Infiniti’s G sedan has catapulted the brand into legitimacy over the last 8 years. It offered a solid sport/luxury sedan package (based on the Nissan Z) at a price that has made it continually one of the best bargains around. The G was so well placed in the market that it never needed more than one model, and it solid in vast quantities. Because of this I was a bit skeptical when Infiniti announced they were brining out a lower model, the G25, for the G lineup. My question going into this test drive was, is the G25 a legitimate consideration in its market or should people just forget it even exists and spend a little extra for a G37?
For starters it should be said that both cars look identical and have the same suspension, transmission, etc all of which is very good to drive. Both cars have a nicely balanced, sporting feel to the way they handle on the road. The steering is quite responsive and offers a lot of road feel to the driver. The 7 speed automatic transmission is among the best autos I have ever driven, shifts are quick and it doesn’t take forever to respond to inputs. So, both versions of the G offer solid sport sedan qualities to the driver.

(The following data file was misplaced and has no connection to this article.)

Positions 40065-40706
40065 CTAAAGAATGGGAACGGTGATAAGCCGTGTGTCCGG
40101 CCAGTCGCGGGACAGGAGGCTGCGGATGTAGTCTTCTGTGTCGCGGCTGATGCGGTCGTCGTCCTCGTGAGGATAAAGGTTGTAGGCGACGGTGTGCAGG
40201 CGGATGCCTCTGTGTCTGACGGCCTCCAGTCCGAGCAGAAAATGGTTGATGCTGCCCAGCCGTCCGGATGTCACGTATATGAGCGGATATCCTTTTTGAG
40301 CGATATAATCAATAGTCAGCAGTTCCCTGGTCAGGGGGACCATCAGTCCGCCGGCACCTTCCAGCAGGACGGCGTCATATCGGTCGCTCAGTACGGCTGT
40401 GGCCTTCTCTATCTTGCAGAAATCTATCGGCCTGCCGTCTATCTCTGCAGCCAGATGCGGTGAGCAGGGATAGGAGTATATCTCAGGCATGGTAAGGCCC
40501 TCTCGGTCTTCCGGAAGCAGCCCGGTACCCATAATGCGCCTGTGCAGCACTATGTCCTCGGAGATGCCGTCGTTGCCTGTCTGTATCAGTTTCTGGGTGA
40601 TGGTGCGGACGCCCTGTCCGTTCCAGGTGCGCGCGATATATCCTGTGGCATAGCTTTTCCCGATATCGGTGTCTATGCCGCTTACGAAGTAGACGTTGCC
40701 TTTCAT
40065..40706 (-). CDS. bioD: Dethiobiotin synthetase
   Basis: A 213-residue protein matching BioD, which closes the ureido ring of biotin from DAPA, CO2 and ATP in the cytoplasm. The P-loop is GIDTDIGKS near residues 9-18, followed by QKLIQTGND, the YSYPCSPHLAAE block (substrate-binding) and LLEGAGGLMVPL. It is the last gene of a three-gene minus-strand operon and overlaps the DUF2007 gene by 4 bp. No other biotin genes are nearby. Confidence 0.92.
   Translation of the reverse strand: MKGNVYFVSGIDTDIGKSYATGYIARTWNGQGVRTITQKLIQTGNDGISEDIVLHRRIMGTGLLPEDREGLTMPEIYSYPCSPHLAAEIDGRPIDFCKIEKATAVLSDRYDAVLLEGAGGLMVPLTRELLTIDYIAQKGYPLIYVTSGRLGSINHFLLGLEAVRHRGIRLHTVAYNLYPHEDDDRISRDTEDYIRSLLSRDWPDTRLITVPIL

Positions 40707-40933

The differences lie on the options list and in the engine. Infiniti has pretty much disallowed most options for the G25. My salesman informed me that the only add on for the G25x was the sunroof and that the G25 could not be had with navigation, high end audio, or a sport package like its big brother can. So, if you want all the bells and whistles you need to spring for the G37. With that said though, the G25 was far from basic. I was very pleased with what it did offer when I first sat down in the car. There is soft leather everywhere, all the materials are high quality and well designed, and the normal speakers are just fine. The G25 still suites itself as a proper luxury car even without the options list, and if you are like me, a smart phone will suffice as a GPS.
The G25 is powered by a 2.5L V6, a motor which is also used in the current Skyline 250GT in the Japanese market. It produces 218hp, 110hp less than the G37’s 328hp 3.5L V6. Despite the vast power difference between the two models, I would certainly not say the G25 is a slouch, it picks up well enough for most folks, and even by my standards it was “decently quick”. The G25 does seem to rely on its variable valve timing though, because there is a noticeable change in acceleration when you cross 4000rpm, and you aren’t going anywhere too fast before that point. Still though, in the G25 is a very competent performing car and would have no trouble merging on to the highway. The G37 on the other hand I would go as far as to call “properly fast” by normal standards, if you floor it in a low gear you will get a hard kick up your rear as the car pounces forward. The G37 also seems to have more low-end grunt so you don’t have to get the revs up real high if you want to pick up speed, it’s a much smoother performing car. So, overall the story is that the G25 is good, and the G37 is exceptional in the way it picks up.